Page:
Güegüense Theatrical Dance
Mural illustrating the Güegüense or Macho Ratón theatrical dance. Photo credit: Claudia von Vacano.

The colonization of Nicaragua brought a fusion of indigenous and Spanish cultural traditions. Today, this mixed heritage can be seen in popular Nicaraguan folklore, particularly, Güegüense theater and dance. The Güegüense or Macho Ratón (brave mouse) is a masked, theatrical dance that grew out of Spain's picaresque literary tradition. These satirical narratives account the humorous adventures of a roguish hero (pícaro), who tricks and outwits multiple masters. Güegüense drama reflects this light-hearted and witty dialogue, encoded with double meanings. Its artful parodies mock the concept of personal property.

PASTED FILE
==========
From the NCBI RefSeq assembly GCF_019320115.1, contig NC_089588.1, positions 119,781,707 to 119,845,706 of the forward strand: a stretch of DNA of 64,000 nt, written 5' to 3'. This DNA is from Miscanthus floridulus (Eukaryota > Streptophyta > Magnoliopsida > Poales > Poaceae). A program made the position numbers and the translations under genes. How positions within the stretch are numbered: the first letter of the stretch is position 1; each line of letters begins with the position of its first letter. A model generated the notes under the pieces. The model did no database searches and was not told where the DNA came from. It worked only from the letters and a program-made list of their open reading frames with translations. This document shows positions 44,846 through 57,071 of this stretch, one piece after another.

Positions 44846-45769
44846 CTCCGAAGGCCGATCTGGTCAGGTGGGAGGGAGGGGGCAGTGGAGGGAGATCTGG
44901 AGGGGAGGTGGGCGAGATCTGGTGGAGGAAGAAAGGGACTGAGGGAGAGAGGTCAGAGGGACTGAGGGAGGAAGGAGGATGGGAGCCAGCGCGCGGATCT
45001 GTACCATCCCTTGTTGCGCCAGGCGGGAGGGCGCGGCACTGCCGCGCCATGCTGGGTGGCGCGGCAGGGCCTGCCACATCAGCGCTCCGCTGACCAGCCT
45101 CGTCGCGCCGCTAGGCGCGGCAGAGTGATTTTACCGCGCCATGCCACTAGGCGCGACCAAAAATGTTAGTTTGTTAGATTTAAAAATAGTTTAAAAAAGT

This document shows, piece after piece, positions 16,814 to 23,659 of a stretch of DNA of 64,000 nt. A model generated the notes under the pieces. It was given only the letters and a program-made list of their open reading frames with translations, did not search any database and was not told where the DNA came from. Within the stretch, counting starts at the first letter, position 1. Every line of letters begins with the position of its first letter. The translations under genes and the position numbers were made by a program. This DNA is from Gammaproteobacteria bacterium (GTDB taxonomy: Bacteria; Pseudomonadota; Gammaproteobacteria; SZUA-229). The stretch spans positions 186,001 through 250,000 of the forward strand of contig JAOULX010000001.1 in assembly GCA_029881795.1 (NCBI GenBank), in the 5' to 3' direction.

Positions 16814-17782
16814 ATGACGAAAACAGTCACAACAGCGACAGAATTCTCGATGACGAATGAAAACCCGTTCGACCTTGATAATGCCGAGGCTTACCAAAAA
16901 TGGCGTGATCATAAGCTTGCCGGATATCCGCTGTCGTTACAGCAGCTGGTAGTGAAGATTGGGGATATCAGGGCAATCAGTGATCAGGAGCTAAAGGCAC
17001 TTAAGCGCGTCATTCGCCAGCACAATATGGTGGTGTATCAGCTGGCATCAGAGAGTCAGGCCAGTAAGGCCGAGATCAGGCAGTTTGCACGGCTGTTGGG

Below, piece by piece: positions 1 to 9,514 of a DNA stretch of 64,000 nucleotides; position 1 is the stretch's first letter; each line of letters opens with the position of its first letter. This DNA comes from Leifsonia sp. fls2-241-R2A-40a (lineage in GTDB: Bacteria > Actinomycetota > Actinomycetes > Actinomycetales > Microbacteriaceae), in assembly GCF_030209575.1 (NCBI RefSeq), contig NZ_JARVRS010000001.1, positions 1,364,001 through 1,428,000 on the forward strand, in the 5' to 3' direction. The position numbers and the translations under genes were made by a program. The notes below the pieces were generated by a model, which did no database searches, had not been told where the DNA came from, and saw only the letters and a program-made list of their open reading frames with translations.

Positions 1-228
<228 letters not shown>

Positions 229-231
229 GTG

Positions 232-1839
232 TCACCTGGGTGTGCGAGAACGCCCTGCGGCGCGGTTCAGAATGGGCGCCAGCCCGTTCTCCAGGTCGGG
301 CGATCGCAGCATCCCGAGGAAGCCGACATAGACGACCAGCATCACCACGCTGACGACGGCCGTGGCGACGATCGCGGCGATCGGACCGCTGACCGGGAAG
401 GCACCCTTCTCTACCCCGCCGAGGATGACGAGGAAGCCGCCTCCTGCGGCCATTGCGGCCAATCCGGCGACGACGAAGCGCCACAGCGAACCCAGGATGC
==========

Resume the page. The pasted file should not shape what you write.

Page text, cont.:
Güegüense art also draws upon the indigenous tradition of a trickster who deceives by feigning hearing loss. Other vestiges of indigenous culture include the silent roles of female characters, the repetition of dialogue, and the personification of animals through mask wearing. By interweaving Spanish and Nahuatl languages in this theatrical dance, the blending of indigenous and Spanish influences is evident.

During the Somoza dictatorship, Güegüense theatrical performances were restricted. After the collapse of the Somoza regime, this popular folkloric tradition was revived. Today, traditional Güegüense masks are made in the barrio of Morimbó near Masaya.


Credit: Claudia von Vacano, Learning, Technology and Design Program, Stanford School of Education. Revised by K. Stevens, Stanford Center for Latin American Studies, 7/14/00.